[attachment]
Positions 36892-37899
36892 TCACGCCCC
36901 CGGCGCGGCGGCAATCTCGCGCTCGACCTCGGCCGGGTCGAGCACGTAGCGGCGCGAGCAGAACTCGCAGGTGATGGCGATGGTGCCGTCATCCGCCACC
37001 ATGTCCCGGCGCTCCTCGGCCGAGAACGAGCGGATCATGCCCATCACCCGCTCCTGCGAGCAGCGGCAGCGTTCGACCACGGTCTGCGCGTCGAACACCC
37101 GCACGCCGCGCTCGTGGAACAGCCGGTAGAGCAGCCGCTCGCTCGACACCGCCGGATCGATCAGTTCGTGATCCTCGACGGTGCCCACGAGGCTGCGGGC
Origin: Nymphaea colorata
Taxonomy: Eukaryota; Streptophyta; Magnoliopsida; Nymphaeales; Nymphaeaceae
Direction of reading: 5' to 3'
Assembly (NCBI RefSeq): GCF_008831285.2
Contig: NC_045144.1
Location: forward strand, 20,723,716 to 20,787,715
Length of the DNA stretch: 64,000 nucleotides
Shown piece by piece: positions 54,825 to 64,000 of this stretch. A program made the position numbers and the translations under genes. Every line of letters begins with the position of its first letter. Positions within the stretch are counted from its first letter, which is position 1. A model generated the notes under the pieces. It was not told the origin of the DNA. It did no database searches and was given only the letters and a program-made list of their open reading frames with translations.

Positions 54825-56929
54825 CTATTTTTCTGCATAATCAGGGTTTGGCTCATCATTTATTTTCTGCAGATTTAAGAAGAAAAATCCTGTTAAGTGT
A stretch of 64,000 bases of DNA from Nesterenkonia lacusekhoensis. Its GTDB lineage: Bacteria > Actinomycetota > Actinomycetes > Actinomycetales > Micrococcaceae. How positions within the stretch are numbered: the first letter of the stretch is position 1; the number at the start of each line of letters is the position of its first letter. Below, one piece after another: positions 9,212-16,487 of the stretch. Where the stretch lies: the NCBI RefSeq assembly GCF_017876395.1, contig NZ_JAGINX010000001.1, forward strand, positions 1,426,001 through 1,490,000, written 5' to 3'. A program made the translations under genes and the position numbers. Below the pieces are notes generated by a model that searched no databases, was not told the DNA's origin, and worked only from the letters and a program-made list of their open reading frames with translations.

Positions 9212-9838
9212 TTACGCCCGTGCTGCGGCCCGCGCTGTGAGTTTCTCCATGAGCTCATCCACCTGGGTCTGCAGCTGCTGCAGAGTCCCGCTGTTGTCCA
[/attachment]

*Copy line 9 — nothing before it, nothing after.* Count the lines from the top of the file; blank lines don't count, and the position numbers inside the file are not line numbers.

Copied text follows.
Assembly (NCBI RefSeq): GCF_008831285.2